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    #1

    Smile accuse someone for going to do something in the future

    Hi,


    Is it possible to use 'accuse' for future action?

    He accused me for going to quit the current job nest month.

    Thanks in advance.

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    #2

    Re: accuse someone for going to do something in the future

    This sentence is not possible, but you could say e.g.

    He accused me of planning to quit...

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    #3

    Re: accuse someone for going to do something in the future

    Thank you, Philo.

    Sorry for my using 'for' in place of 'of'. I cannot see why I used 'for' when writing the post No.1.

    So, does this sentence make sense?

    He accused me of going to quit my current job next month.

    I'm wondering if 'of going to' is used in a context like this or not.

    Thanks in advance.

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    #4

    Re: accuse someone for going to do something in the future

    Quote Originally Posted by taked4700 View Post
    Thank you, Philo.

    Sorry for my using 'for' in place of 'of'. I cannot see why I used 'for' when writing the post No.1.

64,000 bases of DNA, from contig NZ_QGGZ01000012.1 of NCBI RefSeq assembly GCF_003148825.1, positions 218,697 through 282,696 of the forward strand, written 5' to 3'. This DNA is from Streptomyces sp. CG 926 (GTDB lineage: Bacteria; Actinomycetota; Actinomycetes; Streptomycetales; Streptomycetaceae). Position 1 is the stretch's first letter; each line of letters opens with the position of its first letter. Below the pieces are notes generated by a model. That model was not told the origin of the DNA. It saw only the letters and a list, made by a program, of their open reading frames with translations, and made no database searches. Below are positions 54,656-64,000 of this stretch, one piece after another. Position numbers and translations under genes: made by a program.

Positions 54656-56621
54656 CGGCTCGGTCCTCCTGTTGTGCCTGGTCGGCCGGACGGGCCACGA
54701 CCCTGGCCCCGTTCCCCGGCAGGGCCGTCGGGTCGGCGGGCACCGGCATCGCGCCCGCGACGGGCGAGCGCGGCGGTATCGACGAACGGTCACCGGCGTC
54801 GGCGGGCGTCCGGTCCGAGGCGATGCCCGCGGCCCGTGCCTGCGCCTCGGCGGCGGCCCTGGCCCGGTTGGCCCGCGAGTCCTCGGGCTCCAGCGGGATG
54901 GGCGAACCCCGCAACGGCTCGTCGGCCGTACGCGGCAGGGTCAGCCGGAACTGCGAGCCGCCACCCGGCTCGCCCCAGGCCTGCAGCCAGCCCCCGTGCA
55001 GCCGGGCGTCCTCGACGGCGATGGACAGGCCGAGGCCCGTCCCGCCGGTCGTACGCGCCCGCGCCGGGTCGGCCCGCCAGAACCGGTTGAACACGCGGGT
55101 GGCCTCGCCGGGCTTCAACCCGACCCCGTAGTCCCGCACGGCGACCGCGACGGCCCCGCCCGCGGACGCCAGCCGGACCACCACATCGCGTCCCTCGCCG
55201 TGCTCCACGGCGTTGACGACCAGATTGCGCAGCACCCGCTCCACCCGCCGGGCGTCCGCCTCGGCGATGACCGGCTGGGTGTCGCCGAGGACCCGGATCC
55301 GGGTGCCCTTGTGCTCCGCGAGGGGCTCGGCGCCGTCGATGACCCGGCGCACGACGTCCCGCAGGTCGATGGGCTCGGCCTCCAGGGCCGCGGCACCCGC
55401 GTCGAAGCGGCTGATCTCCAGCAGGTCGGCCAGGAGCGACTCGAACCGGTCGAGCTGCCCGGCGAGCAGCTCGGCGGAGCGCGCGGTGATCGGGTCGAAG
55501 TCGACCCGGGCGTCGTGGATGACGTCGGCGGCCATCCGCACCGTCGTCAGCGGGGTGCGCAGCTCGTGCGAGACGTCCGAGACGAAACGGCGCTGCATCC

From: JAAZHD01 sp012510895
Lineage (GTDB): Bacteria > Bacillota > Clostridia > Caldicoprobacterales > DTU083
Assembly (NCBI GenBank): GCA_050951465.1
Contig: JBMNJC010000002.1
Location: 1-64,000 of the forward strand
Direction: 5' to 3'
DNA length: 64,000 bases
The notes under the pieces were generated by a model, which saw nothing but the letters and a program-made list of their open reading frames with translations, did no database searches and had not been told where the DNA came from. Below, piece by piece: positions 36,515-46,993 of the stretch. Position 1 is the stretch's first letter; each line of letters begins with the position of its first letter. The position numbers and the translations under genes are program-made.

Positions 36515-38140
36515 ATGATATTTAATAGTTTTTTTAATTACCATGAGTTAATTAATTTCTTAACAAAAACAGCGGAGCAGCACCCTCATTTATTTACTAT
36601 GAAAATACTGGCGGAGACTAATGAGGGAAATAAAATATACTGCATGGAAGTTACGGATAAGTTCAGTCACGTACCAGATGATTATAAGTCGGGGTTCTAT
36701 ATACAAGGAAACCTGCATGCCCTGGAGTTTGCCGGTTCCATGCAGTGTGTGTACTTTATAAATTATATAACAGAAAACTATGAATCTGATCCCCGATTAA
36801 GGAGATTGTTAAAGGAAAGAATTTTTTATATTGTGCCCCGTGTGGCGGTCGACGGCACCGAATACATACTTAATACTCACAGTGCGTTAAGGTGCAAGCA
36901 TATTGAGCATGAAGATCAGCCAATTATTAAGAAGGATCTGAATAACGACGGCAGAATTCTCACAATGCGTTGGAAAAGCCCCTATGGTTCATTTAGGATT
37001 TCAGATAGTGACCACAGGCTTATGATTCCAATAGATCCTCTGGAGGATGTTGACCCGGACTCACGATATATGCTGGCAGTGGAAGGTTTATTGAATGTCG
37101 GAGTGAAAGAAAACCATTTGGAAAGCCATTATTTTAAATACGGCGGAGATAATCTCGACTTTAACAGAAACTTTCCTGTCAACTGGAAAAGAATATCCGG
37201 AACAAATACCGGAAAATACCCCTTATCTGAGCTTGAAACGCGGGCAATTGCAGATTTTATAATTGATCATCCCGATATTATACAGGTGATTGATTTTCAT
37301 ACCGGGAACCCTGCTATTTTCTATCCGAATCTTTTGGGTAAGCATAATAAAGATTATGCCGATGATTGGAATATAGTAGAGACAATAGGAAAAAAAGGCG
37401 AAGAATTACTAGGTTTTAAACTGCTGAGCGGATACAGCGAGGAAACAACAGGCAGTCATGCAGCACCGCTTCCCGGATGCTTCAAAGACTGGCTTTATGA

So, does this sentence make sense?

    He accused me of going to quit my current job next month.

    I'm wondering if 'of going to' is used in a context like this or not.

    Thanks in advance.
    No, you really can't accuse something of something they haven't done yet.
    You can accuse someone of: planning to, intending to, having an intention of doing, wanting to, wishing that ...
    These are all things that are happening in the present but have some intentionality towards the future.
    'going to' doesn't work though.

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    #5

    Re: accuse someone for going to do something in the future

    The construction 'accuse someone of going' is, of course, grammatically possible, but would have quite the wrong meaning: the speaker would be accusing you of having physically gone somewhere in order to quit. It would have no future sense whatsoever.

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